How Good A Cat Owner Are You?

What is wrong with the title to this post? If you can’t see anything wrong with it, you are not what I would consider to be in the top rank of cat caretakers. The answer is in the last sentence. The word “owner” means what it says: ownership of your cat companion, which is the law but the law is an ass when it comes to cats. “Caretaking” reflects the actions and behavior of the best cat guardians but what does it mean?

How good a cat owner are you?

Are you able to be honest and objective in self-assessment? If not, I’d stop. I wouldn’t bother trying to check if you’re a good cat caretaker or not.

Excellence in cat caretaking can sometimes come be affected by available funds. In fact it is a combination of funding+knowledge/understanding+commitment. Cat abandonments are often about money.

Budgeting at the beginning, before adopting a cat is probably the behavior of a good cat caretaker (to be); think $10k to £15k over the full life of a cat inclusive of pet insurance. The person who treats the adoption of a cat as she would having a baby  – with that level of concern and forethought – will probably be a very good cat caretaker. It requires honesty though. Cat shelters ask potential adopters questions. Do people ask themselves these questions before adopting a cat? It is wise to.

How much do you know about cat behavior? A good cat caretaker understands cat behavior and respects it. This means not treating a cat as a child. A cat is a cat is a cat, people need to understand that. If a person wants a child substitute she’s unsuitable.

Here is a question: when you believe that your cat is ill, do you wait and watch too long? Do you resist even slightly taking him/her to the vet? Taking a cat one suspects of being ill to the vet promptly can be vital and at least it is necessary. This begs the question whether a cat caretaker has the money to do a good job? There is not much point being very concerned if you can’t translate the concern into purchasing excellent cat food and taking your cat to the veterinarian in a timely manner. Available funds is a factor in how good a cat caretaker a person is.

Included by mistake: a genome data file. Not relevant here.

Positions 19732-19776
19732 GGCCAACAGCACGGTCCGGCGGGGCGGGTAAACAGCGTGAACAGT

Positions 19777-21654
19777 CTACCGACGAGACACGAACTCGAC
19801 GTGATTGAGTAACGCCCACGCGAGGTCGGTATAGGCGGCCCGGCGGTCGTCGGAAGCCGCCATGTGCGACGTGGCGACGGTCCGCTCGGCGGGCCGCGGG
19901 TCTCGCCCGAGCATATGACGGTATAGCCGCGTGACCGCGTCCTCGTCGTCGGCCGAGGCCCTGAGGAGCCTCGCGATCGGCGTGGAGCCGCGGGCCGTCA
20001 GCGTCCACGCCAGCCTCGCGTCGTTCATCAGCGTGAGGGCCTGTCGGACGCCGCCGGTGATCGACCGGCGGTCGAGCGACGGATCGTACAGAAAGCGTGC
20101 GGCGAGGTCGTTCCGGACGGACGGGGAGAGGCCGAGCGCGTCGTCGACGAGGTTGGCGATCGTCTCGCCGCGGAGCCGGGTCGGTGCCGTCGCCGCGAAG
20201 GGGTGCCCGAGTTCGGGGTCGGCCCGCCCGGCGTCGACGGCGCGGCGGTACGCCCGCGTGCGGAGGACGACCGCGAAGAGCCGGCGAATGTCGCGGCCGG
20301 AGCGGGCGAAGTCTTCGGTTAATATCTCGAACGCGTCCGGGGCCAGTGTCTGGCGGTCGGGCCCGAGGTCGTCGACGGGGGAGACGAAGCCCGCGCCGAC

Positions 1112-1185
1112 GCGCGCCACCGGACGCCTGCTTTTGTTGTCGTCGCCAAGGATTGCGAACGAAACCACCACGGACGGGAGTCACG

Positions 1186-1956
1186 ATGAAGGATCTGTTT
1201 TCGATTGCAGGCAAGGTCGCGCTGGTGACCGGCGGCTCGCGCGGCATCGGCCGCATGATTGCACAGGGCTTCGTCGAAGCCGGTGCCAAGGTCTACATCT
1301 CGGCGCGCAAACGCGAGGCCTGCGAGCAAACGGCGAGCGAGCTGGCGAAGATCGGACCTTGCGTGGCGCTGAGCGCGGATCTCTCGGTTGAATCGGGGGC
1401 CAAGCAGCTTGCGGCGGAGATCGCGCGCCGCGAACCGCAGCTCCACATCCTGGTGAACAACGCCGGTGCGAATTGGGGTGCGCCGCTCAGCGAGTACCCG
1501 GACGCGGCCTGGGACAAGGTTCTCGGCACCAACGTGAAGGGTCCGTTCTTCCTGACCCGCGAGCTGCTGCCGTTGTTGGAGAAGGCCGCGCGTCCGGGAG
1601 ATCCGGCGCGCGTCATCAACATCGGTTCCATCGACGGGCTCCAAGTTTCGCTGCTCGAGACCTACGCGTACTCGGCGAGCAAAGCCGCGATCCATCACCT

What about available time? If you’re working in an office, 5 days a week you’ll be prevented from being the best of caretakers simply on the basis of available time, the more so if you are the only one living in the home unless you do things which make your cat’s home as pleasant as possible when you are at work. Cats like company, your company. The like interaction and stimulation.

What can you do? The best ideas come from Marc, a regular visitor. He has created an “enriched environment” (e.g. see the forest) for his cats and he can monitor to a certain extent their activities using Skype, the internet and judiciously placed computers in his home. There are also devices these days to feed your cat remotely, talk them and even watch them. These are not perfect and they cost money – ah, we are back to money again. It seems money plays quite an important part in keeping up cat caretaking standards. You have to have enough not to worry about spending it on your cat when have to.

Pet health insurance can be a good idea. Having pet health insurance is not a sign of a good cat caretaker, however but it does mean the cat caretaker takes their cat to the vet promptly (as long it is covered – watch out for the small print).

Good cat caretaking boils down to:

  • providing a cat-centric environment which is one in which a cat has the opportunity to express natural behavior which is a step from wild cat behavior. Play, climbing, observation, hiding, resting places are all behaviours that come to mind immediately.